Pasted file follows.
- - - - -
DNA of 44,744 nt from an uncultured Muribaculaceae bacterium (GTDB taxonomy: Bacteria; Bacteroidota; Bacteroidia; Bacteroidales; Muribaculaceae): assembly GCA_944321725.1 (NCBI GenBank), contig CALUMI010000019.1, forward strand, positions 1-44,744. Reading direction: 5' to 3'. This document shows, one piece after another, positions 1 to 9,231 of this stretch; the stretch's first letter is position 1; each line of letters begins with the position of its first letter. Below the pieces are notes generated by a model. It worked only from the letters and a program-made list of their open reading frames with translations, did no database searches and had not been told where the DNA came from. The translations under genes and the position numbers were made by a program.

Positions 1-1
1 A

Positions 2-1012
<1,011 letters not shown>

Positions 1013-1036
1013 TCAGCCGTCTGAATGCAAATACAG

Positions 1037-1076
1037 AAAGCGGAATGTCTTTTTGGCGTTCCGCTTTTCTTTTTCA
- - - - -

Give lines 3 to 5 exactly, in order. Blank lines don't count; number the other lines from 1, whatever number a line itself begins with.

1 A

Positions 2-1012
<1,011 letters not shown>